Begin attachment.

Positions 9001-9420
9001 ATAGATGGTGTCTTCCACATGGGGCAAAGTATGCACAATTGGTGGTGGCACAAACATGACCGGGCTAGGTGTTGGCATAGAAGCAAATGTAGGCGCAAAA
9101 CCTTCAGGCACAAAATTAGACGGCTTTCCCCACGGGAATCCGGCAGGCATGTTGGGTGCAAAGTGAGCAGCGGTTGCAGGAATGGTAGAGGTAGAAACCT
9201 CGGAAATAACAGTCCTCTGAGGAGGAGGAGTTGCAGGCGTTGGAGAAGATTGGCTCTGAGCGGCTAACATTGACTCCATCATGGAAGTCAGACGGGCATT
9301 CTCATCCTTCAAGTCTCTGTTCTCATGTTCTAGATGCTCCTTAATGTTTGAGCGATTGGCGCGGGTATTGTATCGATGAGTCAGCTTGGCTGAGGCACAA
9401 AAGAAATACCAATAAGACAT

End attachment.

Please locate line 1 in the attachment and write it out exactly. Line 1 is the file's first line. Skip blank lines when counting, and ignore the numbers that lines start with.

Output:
Positions 9001-9420